Mazda has made it completely clear that it's never going back to the days of its "childish" Mazdaspeed performance brand. It would seem that it was Mazdaspeed's boy-racer image and not performance cars themselves that are off the table, though, as a fresh Mazda trademark application suggests zoom-zoomy Mazdas could come back with a vengeance—and a big letter R on their backs.
The greatest letter in the automotive alphabet was the subject of a recent filing by Mazda with the Japan Patent Office, which was discovered by a user of the New Nissan Z forum. Submitted in early June according to a database viewer, the trademark consists of a stylized R, one with a similar color scheme to (though different logotype from) Mazda's Spirit R, a moniker used on the final, highest-performing versions of the RX-7 and RX-8.
In its app, Mazda outlined a wide variety of potential uses, the most exciting of which is "automobiles and their parts and fittings." This may imply that future Mazdas—especially those based on its new rear-drive platform—could receive full-fledged performance derivates, or alternatively, that such could come to existing models like the Mazda3.
Before you assume this heralds the "hyper" 3 hatch rumored in 2019, though, note that Mazda outlines numerous other relevant uses in its trademark filing. Some of these leave the door open for Mazda to apply this R to car parts, such as brakes, shock absorbers, springs, and transmissions—all components that can be altered to improve a car's performance. Curiously, this list also includes electric motors, giving Mazda an option for branding official EV swap kits to keep Miatas on the road if a synthetic-fuel future never materializes.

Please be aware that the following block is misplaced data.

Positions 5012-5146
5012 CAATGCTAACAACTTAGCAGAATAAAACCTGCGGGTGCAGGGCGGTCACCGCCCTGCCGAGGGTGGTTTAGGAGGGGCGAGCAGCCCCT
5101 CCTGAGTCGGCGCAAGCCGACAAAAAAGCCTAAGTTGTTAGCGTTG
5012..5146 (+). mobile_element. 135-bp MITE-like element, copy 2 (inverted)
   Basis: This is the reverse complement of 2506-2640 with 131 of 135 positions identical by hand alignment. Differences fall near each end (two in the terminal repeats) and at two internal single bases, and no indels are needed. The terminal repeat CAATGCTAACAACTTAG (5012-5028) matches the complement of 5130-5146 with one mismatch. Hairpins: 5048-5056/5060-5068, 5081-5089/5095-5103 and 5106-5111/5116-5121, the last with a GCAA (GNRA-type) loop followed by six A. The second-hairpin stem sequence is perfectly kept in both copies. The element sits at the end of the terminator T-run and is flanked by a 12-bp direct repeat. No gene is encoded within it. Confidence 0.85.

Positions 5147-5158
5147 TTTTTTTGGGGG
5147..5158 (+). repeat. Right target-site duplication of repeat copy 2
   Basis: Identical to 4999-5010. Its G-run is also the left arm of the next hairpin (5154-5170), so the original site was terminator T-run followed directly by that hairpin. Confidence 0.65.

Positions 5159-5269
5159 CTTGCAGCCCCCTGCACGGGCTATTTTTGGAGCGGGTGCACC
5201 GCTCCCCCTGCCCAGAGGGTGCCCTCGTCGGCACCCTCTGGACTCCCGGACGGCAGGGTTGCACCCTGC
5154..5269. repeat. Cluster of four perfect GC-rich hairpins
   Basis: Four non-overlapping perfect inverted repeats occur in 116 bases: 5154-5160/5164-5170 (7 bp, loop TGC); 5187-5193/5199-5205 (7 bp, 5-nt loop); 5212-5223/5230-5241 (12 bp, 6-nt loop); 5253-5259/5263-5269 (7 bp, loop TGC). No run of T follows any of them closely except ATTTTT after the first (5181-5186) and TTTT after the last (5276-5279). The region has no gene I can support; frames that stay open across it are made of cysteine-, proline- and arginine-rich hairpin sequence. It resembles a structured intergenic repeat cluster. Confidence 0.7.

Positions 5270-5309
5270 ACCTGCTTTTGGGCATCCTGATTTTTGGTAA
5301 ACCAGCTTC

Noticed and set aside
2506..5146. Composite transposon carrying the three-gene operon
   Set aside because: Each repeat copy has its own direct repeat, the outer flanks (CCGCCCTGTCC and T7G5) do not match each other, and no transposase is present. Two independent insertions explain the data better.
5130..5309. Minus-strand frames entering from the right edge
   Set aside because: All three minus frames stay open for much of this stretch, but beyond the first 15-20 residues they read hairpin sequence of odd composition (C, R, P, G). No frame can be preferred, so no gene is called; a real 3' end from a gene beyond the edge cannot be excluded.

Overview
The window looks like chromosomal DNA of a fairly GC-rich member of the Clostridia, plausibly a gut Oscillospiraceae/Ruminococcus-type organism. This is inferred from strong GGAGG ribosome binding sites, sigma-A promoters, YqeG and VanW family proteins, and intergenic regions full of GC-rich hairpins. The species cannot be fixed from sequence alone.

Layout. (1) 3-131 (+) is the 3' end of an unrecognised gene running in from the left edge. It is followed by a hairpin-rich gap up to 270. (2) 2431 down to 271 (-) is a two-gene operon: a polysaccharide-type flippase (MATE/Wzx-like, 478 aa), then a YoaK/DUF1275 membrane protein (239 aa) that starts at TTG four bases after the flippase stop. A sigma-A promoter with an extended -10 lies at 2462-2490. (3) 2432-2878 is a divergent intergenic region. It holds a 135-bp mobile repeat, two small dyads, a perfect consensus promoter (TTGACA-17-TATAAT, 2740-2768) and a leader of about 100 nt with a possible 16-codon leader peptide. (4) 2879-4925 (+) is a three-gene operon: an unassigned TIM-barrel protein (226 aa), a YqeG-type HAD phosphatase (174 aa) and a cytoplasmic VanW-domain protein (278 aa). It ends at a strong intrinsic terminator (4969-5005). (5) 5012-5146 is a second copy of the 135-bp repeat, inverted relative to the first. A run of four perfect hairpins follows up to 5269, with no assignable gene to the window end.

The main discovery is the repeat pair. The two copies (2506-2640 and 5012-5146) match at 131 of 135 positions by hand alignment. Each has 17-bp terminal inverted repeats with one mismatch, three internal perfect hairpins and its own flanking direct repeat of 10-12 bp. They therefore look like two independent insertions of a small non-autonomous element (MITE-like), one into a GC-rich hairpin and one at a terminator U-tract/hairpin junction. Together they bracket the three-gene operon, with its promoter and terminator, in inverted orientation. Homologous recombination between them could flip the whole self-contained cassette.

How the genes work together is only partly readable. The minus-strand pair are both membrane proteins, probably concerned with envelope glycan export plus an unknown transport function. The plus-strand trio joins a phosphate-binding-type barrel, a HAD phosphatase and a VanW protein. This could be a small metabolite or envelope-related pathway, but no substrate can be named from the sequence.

So far, Mazda's mysterious R emblem has only been found in Japan's intellectual property database, so we have no guarantee it will be used in the United States in any capacity, be it for performance parts or entire cars. For all we know, Mazda might just be securing the rights to a badge for an upcoming MX-5 Spirit R, one which—if past Spirit Rs are anything to go by—would be a Japan-exclusive... And of course, a swan song for the purely combustion-powered roadster.
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